Research by Bordovsky and his colleagues has demonstrated that limiting early season cotton irrigation could potentially reduce annual water use by more than 27 trillion gallons of water per year on the High Plains, with relatively small declines in lint yield. Such water savings can be very meaningful for producers and non-producers alike, given that one inch of water conserved on half of the region’s irrigated cotton acreage annually represents a volume of water greater than the city of Lubbock’s current municipal water demand for a 20-month period (83,000 acre-feet).
“If we can create tools based on solid research that help producers reduce water use with minimal risk and that producers use, we’ll have more water for the future and keep farmers in business,” says Bordovsky.
DIEM’s origin story. The idea for DIEM grew out of a four-year field research project completed by a group that included OWCAP project team member and senior research scientist and agricultural engineer Jim Bordovsky (TA&M AgriLife Research). That project looked at defining water-use efficiency within segments of the cotton-growing season. The researchers wanted to determine the best time during the growing season to apply limited water to get an optimal return in terms of crop production per unit of water invested.
“During the four-year period, we had extreme differences in rainfall, fairly wet and extremely dry and in-between,” Bordovsky said. “Looking across those different years with different rainfall and different temperature patterns, we saw the same general trend, which was that we were probably applying too much water too early in the growing season with pivot irrigation systems.”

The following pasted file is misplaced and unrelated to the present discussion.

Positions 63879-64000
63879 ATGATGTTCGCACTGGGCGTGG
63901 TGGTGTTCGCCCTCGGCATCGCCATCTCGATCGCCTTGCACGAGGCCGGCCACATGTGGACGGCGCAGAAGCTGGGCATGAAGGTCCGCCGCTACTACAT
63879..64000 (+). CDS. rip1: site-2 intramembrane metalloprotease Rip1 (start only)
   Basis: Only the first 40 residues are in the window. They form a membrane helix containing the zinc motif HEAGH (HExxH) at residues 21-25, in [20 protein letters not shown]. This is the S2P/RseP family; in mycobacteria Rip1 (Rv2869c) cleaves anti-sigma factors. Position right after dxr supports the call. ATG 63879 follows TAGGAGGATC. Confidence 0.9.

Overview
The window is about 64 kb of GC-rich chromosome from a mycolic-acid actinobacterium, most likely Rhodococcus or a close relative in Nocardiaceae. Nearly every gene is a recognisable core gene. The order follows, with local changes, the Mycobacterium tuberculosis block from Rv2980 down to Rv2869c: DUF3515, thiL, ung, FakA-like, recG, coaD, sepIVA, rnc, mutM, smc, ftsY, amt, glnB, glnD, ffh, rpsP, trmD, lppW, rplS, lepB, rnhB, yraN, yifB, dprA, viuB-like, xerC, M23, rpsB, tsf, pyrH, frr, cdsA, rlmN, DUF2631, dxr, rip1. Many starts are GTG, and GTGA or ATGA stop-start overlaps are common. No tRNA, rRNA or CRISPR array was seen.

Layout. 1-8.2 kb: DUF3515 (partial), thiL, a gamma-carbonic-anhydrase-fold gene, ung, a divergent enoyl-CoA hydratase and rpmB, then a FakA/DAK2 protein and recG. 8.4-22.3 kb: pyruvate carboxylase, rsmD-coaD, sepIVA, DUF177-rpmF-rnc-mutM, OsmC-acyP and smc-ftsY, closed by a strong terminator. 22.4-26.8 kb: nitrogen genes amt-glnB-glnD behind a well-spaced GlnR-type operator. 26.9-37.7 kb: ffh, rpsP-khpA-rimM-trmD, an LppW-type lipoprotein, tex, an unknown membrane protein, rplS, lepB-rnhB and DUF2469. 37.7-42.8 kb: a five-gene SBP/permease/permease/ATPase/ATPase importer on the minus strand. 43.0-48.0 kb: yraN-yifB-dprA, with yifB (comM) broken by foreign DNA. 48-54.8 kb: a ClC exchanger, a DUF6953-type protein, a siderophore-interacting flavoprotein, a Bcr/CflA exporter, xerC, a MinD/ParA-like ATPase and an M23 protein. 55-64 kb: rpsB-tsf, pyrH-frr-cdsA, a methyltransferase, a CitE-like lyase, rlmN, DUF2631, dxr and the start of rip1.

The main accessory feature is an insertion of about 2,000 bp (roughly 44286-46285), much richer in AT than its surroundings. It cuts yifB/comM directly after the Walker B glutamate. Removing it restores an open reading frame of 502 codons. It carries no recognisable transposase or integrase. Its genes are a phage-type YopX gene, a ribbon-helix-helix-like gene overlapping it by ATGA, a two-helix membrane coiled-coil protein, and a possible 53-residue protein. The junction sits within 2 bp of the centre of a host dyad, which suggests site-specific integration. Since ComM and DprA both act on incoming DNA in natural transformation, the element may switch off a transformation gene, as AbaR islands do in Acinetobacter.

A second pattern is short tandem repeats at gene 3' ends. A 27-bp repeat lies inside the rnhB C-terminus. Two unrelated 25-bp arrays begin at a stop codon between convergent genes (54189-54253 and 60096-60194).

Bordovsky said the Texas High Plains region experiences high evaporation losses in the early part of the summer growing season. “When irrigating, we are simply not getting as much water in the ground as we think,” he said. “We have shown in this research that although we can increase cotton yield by irrigating early versus not irrigating at all during this early period, this increase in yield is relatively small compared to the increased in yield achieved by applying water toward the end of the growing season.”
For more information on free irrigation scheduling tools supported by the Ogallala Water team, including a downloadable resource guide, click here.